Younicos Gets Rolling

As Jake and Roy reported in recent articles, Younicos has now installed the first megawatt-scale grid backup system competing in the grid in Europe.

The Younicos system uses Samsung lithium-ion batteries, sodium-sulfur batteries, and vanadium redox flow batteries. But the special sauce that Younicos brings to this hybrid battery system is the software. Developed over the course of 8 years, this is no simple software. Philip noted that Younicos has tested dozens of different lithium-ion batteries to choose the best for its needs (we saw a case full of maybe two dozen different lithium-ion batteries they had tested) but that each of them is complicated and getting them to function very well and last long as frequency regulators is a very challenging matter. Philip noted that as different as the various lithium-ion batteries looked, they were that different on the inside. They looked very different.

Younicos has ~50 software engineers on staff as well as numerous chemical engineers and mechanical engineers. In total, it currently employs ~120 people full time.

The Younicos system is actually much faster and much more precise than a fossil fuel plant used for frequency regulation. Conventional power plants can block the grid. Batteries match it perfectly. Take a look at these graphs for a good visualization of that:


Image Credit: Younicos



Younicos better

Image Credit: Younicos

Younicos in the US

Younicos is starting out in the German market, but it is also primed to enter US markets. Earlier this year, it acquired Xtreme Power, a company which had been working on this a bit but also manufactured “advanced lead-acid batteries” and went bankrupt. About ⅓ of Younicos employees are now based in the US thanks to this acquisition.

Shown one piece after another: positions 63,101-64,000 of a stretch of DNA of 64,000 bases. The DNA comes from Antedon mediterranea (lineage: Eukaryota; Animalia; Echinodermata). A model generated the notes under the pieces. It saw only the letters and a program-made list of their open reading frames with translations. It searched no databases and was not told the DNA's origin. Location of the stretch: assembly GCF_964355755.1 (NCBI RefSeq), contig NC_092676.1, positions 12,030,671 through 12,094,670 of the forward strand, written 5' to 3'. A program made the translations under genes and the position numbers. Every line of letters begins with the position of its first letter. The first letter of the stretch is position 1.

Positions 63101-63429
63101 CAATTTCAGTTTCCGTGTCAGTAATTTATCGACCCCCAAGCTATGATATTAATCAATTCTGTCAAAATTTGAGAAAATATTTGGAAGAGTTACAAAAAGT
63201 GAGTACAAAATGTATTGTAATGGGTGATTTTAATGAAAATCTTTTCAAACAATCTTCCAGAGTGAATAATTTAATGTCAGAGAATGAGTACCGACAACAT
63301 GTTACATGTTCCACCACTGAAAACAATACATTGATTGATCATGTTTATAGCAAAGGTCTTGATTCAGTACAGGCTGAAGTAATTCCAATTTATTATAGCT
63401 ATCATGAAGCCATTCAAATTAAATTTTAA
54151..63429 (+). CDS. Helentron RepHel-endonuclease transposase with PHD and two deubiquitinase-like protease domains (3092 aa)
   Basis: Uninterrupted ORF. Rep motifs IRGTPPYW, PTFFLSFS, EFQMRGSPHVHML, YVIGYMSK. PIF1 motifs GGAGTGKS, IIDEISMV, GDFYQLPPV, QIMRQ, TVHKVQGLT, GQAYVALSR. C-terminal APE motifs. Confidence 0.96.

Philip did not mention work on any particular storage projects in the US, but he said that PJM already rewards frequency regulation. Also, Xtreme Power already had ~90 MW of installed capacity when Younicos acquired it.

In the end, the competitive advantage on which Younicos is basing its business model is that it can connect batteries to the grid and offer primary frequency regulation much more cost effectively than anyone else. People are just starting to realize how important the software is and often don’t realize how challenging developing such software is. A few engineers can connect a battery to the grid, but it’s very difficult to do it well.

I don’t assume any other company has spent 8 years developing a system comparable to the one Younicos now has, and I doubt anyone else has anywhere close to 50 software engineers working to do so. If you know of a company that may compete here, let me know so that I can look into it! For now, Younicos has quickly risen to the top of the list of energy storage companies to keep an eye on.

Addendum: I ran this article by Philip for accuracy, and I also checked with him about a €3 billion figure he had discussed but I didn’t take enough notes on. Nothing came back as inaccurate, but he did want to clarify that storage needs and costs that were discussed covered battery storage generally. Here were his exact words, only with typos or such corrected for clarification: